In financial terms, that means you’ve got to have enough capital squirreled away to keep the lights on, the doors open, and the staff happy for three years with no royalty revenue to speak of. That’s a lot of runway, and investors are not often so patient.
This all assumes you can collect royalties in the first place, because it’s an area where your customers will push back hard when negotiating licensing terms. Everyone hates paying royalties, just as you’d hate paying Fergie a nickel every time you play Black Eyed Peas on your iPod. (Now, if I could deliver it in person that might be different…)
Customers will generally negotiate away any royalty payments, even if it means paying a higher up-front licensing fee. They simply don’t want the hassle of counting widgets and tallying your fee every time one goes out the door. They also don’t like the idea of you, a mere IP supplier, shaving their profit margin long after your participation in the project is forgotten. In short, be prepared to sign contracts with no royalty component at all, which means you’re back to the up-front licensing fee covering all your expenses.
Bursting the Bubble 3
But hey, once the initial engineering work is done and the first few licenses are signed, it’s all smooth sailing, right? Not so fast, skipper. After you’ve produced and licensed your first IP gizmo – no small feat, that – you’ve now got to top yourself. You become your own tough act to follow. IP depreciates rapidly, as we’ve seen, so you’ve got to one-up your current offering with a newer, better, faster version. You’ve got to make your own product obsolete, and pronto. All that engineering work, all that sales effort, all that investment of time and talent – it’s all got to be done again next year.
That’s why IP licensing isn’t the cash cow it appears. It’s extremely labor-intensive, so your output is directly proportional to your headcount. It just doesn’t scale well. Ironically, you can’t even leverage reuse of your own work. You’re on a constant treadmill, always upgrading and renewing your IP offering(s) to attract new customers. IP is valuable only when it’s rare, unique, or difficult to produce. Once it becomes a commodity, once the genie is out of the bottle, it loses all its value. You have to stay at the cutting edge all the time. Your customers will license circuitry and software from you only when it’s less trouble than producing it themselves, so your window of opportunity is small.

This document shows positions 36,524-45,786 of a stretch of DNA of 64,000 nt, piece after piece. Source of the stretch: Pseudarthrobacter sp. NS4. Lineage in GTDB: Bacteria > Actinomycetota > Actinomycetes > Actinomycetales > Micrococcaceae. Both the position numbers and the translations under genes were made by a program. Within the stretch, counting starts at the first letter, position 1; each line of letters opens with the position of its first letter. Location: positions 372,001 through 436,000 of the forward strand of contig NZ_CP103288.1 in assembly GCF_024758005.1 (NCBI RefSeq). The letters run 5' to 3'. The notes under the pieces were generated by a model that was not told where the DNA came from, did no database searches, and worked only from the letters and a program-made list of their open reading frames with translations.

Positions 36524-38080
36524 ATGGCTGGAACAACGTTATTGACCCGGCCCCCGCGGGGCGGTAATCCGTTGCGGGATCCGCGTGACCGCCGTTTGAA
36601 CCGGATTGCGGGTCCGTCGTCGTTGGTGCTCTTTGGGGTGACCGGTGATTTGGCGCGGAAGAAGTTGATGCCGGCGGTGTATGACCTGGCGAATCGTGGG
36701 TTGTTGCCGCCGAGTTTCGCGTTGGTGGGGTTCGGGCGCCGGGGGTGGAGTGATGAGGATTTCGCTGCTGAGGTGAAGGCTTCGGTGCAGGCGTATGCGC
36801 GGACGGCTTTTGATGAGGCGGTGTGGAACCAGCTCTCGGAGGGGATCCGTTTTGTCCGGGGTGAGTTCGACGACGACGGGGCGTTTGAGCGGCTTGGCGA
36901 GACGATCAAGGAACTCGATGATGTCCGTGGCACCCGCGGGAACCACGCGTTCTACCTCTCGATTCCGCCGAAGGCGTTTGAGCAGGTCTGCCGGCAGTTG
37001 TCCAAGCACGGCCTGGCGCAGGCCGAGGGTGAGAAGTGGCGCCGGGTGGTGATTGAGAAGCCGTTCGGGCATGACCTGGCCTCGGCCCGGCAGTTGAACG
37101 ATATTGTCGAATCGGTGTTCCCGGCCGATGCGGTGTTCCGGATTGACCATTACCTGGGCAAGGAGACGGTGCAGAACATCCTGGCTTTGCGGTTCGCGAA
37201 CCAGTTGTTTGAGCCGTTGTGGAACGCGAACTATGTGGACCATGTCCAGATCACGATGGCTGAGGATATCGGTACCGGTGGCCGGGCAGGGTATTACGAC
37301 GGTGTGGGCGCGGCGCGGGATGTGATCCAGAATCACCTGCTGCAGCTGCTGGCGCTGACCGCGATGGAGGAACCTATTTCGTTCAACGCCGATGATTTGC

The question is not “Are you a good design team?” It’s “Are you a quick design team?” Can you produce interesting and valuable IP (a) faster than your customers, (b) faster than your competitors, and (c) faster than the industry moves? And can you do it repeatedly?
Bursting the Bubble 4
Assuming the answers to all of the above are affirmative, you still have to sell it. Your customers are likely to be engineering firms themselves – firms with their own qualified and highly paid engineers. Engineers who think they could do what you’re doing. Engineers who are already on the payroll. Engineers who are worried about their jobs being outsourced to, oh, some third-party IP vendor. Engineers who frankly view you with suspicion and resentment. Can you sell to that group?
The good news is, you don’t have to. But you do have to sell to their bosses. It’s typically management, and not the engineering staff, that makes the make-versus-buy decision on IP. So although the engineers may resent the decision to use outside IP, at least their hostility won’t be directed toward you.
Sound like fun? It can be, but it’s hard work like any startup job. You’re simultaneously designing, selling, balancing the books, and providing technical support. Old customers don’t stay happy, while new customers play hard-to-get. Competitors nip at your heels even as laid-off contract engineers work against you. Royalties never seem to come when expected, and cash flow is a constant problem. Yesterday’s breakthrough becomes tomorrow’s commodity, and industry standards change when you’re not looking. There’s a thin line between a bona fide IP-licensing firm and engineering design-for-hire. IP startups with the best of intentions sometimes start chasing the next customer contract to make ends meet.
Should you try it? Absolutely. And be prepared to make a small fortune.